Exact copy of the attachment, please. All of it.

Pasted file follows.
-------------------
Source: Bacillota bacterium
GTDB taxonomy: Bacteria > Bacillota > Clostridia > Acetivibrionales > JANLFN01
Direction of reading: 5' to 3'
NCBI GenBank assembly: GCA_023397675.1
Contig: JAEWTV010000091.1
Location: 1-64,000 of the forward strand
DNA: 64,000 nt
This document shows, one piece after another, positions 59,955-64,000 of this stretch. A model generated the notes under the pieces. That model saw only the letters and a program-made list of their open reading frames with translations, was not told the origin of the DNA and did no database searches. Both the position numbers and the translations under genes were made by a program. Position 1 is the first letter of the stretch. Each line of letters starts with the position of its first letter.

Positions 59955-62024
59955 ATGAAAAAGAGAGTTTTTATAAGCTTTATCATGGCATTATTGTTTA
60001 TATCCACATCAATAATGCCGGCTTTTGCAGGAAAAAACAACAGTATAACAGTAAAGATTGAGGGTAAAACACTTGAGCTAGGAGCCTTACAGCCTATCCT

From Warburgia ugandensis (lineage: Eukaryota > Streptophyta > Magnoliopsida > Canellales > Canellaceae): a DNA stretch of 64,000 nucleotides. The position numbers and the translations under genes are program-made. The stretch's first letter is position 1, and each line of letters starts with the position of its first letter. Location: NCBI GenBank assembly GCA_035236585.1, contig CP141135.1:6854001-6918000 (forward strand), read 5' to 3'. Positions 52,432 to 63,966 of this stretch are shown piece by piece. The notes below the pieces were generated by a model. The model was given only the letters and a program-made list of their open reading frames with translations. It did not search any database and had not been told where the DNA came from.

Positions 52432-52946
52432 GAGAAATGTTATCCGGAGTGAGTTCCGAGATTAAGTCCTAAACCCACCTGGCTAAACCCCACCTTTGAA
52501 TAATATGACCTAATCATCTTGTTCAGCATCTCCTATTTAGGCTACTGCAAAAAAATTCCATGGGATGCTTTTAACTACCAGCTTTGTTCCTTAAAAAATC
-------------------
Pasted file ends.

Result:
Source: Bacillota bacterium
GTDB taxonomy: Bacteria > Bacillota > Clostridia > Acetivibrionales > JANLFN01
Direction of reading: 5' to 3'
NCBI GenBank assembly: GCA_023397675.1
Contig: JAEWTV010000091.1
Location: 1-64,000 of the forward strand
DNA: 64,000 nt
This document shows, one piece after another, positions 59,955-64,000 of this stretch. A model generated the notes under the pieces. That model saw only the letters and a program-made list of their open reading frames with translations, was not told the origin of the DNA and did no database searches. Both the position numbers and the translations under genes were made by a program. Position 1 is the first letter of the stretch. Each line of letters starts with the position of its first letter.

Positions 59955-62024
59955 ATGAAAAAGAGAGTTTTTATAAGCTTTATCATGGCATTATTGTTTA
60001 TATCCACATCAATAATGCCGGCTTTTGCAGGAAAAAACAACAGTATAACAGTAAAGATTGAGGGTAAAACACTTGAGCTAGGAGCCTTACAGCCTATCCT

From Warburgia ugandensis (lineage: Eukaryota > Streptophyta > Magnoliopsida > Canellales > Canellaceae): a DNA stretch of 64,000 nucleotides. The position numbers and the translations under genes are program-made. The stretch's first letter is position 1, and each line of letters starts with the position of its first letter. Location: NCBI GenBank assembly GCA_035236585.1, contig CP141135.1:6854001-6918000 (forward strand), read 5' to 3'. Positions 52,432 to 63,966 of this stretch are shown piece by piece. The notes below the pieces were generated by a model. The model was given only the letters and a program-made list of their open reading frames with translations. It did not search any database and had not been told where the DNA came from.

Positions 52432-52946
52432 GAGAAATGTTATCCGGAGTGAGTTCCGAGATTAAGTCCTAAACCCACCTGGCTAAACCCCACCTTTGAA
52501 TAATATGACCTAATCATCTTGTTCAGCATCTCCTATTTAGGCTACTGCAAAAAAATTCCATGGGATGCTTTTAACTACCAGCTTTGTTCCTTAAAAAATC